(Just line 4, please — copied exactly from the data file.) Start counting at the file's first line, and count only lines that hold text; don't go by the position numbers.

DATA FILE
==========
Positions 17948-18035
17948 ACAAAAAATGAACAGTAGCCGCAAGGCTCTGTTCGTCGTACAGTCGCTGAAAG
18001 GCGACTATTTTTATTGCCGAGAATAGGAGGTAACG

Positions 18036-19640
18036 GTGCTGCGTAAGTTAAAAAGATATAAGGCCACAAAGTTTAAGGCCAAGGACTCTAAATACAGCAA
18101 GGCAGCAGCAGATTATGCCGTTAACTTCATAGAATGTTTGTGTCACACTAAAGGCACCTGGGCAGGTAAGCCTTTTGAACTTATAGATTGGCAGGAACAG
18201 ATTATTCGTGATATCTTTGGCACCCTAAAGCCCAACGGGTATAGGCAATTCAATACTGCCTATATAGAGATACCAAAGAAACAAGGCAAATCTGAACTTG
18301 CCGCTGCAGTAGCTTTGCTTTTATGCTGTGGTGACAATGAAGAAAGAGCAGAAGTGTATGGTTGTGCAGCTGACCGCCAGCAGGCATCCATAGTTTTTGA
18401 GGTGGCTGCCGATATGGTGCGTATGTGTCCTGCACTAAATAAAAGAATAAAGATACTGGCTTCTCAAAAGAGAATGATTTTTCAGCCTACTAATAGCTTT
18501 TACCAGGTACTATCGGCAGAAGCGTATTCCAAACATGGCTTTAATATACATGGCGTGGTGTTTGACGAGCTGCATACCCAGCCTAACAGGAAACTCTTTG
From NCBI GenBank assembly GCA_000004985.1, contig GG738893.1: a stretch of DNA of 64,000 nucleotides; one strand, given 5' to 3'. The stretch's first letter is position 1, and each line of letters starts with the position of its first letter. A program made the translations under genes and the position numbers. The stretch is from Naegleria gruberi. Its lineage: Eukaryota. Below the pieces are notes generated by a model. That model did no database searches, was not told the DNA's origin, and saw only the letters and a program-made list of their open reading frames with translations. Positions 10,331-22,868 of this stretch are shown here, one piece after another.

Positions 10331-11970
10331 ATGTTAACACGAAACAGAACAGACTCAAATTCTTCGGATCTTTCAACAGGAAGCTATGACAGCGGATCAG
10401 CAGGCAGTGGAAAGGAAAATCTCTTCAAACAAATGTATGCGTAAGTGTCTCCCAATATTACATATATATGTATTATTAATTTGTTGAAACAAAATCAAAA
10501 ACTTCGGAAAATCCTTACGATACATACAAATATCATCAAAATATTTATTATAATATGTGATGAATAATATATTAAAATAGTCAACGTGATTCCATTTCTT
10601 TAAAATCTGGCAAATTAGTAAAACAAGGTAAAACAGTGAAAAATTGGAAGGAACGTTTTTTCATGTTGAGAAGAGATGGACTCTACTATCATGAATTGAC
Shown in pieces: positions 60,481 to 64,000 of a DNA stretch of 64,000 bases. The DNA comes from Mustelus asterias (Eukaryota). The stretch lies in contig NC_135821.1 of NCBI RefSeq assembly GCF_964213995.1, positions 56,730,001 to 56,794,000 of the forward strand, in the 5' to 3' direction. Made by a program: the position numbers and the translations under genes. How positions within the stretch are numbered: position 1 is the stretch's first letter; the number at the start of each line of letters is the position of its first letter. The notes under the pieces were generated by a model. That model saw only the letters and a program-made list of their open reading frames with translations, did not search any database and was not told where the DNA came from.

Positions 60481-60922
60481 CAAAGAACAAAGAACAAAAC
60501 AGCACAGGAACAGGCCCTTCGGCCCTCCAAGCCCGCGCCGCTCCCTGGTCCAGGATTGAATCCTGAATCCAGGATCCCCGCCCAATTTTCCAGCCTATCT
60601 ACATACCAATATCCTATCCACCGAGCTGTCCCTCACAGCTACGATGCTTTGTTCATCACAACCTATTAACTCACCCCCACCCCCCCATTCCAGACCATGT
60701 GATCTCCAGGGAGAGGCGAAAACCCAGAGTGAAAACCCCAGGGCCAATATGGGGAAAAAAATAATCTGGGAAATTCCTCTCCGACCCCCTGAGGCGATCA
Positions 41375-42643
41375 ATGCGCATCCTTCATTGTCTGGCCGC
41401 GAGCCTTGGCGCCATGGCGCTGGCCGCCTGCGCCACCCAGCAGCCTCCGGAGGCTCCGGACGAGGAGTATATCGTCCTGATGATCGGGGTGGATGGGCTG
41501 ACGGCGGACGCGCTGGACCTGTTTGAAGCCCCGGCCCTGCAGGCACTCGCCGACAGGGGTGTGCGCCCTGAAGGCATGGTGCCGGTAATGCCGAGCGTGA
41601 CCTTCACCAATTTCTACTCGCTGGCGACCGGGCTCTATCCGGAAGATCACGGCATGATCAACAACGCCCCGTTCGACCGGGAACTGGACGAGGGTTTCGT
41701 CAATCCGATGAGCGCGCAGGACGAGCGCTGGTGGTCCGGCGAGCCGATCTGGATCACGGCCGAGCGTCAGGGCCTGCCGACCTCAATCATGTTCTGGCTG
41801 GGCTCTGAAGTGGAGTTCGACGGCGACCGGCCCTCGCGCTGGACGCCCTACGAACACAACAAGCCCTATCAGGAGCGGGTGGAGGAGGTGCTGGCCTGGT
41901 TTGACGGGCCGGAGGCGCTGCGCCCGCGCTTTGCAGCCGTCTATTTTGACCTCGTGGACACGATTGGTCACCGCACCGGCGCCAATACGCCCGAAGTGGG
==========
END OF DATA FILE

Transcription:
Positions 18036-19640